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Wednesday, 24 March 2004
Page: 21808

Senator BOLKUS (2:00 PM) —My question is to the Minister for Justice and Customs. I ask: is the minister aware of AFP Commissioner Keelty having raised the issue of his resignation with any member of the government? The minister has stated that the commissioner never raised the matter with him but, as the minister responsible for the AFP, does the minister have knowledge of the commissioner's resignation having been raised with any other minister, including the Prime Minister?

Senator ELLISON (Minister for Justice and Customs) —I do not have any knowledge of the police commissioner offering his resignation to any other person apart from me. He did not raise it, as far as I am aware, and he certainly did not raise it with me.

Mr President, it is a bit rich. We have the opposition coming in here and making out it is defending the Australian Federal Police Commissioner. At least Senator Ray had the honesty yesterday to say that he had not always been satisfied with the evidence that the Commissioner of the Australian Federal Police gave at estimates committee hearings. But have a look at what Senator Faulkner had to say. The AFP issued a press release on 26 September 2002 saying that Senator Faulkner had got it wrong. This is what Senator Faulkner said in a press release:

Further questions have been raised about the quality of evidence provided to parliament by the head of the Australian Federal Police, Commissioner Mick Keelty.

Mr President, as outlined in the Senate and the House of Representatives yesterday, the opposition—led in this chamber by Senator Faulkner—is making out that it is in some way defending the Commissioner of the Australian Federal Police, when Senator Faulkner has a track record of attacking the Australian Federal Police Commissioner—without foundation, I might add. This requires an apology to the police commissioner. At least Senator Ray had the honesty, when he was addressing this issue yesterday, to outline his attitude.

The opposition does not like this—of course it doesn't—because the truth hurts. I have made the position on this issue very clear. The matter is over and done with. The police commissioner has made it very clear that he wants to get on with the job of carrying out the foremost role of law enforcement in this country. He has a very important job to do in relation to law enforcement and the security of this country, and I want to work with him in that regard.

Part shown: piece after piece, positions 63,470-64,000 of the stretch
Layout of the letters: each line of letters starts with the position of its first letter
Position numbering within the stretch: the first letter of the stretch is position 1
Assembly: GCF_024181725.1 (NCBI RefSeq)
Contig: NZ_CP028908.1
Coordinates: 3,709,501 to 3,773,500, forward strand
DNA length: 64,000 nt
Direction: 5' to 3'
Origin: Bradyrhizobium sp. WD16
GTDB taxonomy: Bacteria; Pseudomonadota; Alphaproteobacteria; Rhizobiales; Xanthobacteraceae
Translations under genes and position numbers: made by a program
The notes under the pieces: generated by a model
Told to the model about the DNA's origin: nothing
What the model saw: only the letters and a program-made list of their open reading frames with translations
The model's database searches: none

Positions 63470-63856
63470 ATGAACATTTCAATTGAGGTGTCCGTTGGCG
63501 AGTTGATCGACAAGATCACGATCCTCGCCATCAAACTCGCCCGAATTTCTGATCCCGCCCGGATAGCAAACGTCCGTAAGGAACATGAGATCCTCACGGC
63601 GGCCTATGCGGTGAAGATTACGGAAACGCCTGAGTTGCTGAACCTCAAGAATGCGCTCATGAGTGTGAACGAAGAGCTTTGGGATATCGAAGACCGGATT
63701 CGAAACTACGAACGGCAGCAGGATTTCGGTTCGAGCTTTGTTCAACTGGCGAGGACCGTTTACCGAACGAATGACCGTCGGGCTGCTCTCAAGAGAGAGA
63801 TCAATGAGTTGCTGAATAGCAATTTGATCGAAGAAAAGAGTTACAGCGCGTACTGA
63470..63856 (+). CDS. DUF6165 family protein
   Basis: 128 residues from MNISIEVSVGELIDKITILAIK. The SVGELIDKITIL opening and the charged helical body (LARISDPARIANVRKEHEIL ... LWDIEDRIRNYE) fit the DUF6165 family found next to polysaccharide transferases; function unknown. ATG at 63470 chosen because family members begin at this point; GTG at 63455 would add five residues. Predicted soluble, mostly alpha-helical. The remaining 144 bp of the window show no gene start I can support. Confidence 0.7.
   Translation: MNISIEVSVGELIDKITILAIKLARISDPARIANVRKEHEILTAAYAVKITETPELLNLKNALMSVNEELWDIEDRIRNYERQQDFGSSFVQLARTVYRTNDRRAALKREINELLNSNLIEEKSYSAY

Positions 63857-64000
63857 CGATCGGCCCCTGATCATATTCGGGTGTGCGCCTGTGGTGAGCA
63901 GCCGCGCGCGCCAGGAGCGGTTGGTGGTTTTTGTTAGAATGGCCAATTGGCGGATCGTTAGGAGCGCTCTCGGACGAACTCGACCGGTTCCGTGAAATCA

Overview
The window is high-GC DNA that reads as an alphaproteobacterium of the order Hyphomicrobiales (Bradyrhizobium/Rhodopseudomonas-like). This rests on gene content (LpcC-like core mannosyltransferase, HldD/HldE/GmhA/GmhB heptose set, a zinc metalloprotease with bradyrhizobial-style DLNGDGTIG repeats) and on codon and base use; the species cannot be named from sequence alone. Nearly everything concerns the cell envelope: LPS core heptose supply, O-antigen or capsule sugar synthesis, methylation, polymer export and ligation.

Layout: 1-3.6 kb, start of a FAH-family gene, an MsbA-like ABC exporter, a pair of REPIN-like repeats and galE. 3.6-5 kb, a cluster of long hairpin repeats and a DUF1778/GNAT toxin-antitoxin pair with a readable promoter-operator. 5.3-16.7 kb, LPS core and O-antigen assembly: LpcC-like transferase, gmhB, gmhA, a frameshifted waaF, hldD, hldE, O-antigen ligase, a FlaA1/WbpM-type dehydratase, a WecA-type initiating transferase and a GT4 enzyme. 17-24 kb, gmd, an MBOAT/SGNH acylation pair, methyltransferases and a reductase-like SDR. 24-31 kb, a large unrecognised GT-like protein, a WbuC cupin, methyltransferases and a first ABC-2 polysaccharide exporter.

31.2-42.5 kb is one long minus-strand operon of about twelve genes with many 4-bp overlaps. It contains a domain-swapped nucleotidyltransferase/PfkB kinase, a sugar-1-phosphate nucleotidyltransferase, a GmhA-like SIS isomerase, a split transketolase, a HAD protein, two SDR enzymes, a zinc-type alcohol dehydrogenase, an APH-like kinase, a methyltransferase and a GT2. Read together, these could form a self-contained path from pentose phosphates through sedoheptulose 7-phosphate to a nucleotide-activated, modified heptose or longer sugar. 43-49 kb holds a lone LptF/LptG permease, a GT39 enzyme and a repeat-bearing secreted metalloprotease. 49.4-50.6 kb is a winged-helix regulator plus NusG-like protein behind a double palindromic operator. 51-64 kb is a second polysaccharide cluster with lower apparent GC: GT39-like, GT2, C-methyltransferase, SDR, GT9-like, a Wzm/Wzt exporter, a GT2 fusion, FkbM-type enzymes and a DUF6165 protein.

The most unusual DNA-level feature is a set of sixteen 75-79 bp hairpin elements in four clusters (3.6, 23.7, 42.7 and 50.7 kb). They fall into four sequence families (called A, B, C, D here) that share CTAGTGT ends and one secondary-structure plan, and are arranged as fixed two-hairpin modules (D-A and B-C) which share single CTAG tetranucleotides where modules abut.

Senator BOLKUS —Mr President, I ask a supplementary question. All that bluster does not cover up the fundamental question. I ask the minister again: isn't it the case that when the Prime Minister was asked yesterday whether he or his office were aware that Commissioner Keelty was considering his resignation last week, he restated—stating the obvious and avoiding the question—that the commissioner did not tender his resignation. Minister, isn't this just typical of the government's evasiveness on this and other matters? Can the minister now answer a simple and direct question: is he aware of Commissioner Keelty having raised the issue of his possible resignation with any member of the government?

Senator ELLISON (Minister for Justice and Customs) —The answer is that I am not aware—and, for the third time, I have already answered that question. It was not raised with me and I am not aware of it having been raised with anyone else. Commissioner Keelty has indicated nothing but a desire to continue doing his job as police commissioner for the Australian Federal Police and in his role as Chairman of the Australian Crime Commission. This government intends to support him in that role—a role which he is carrying out very well.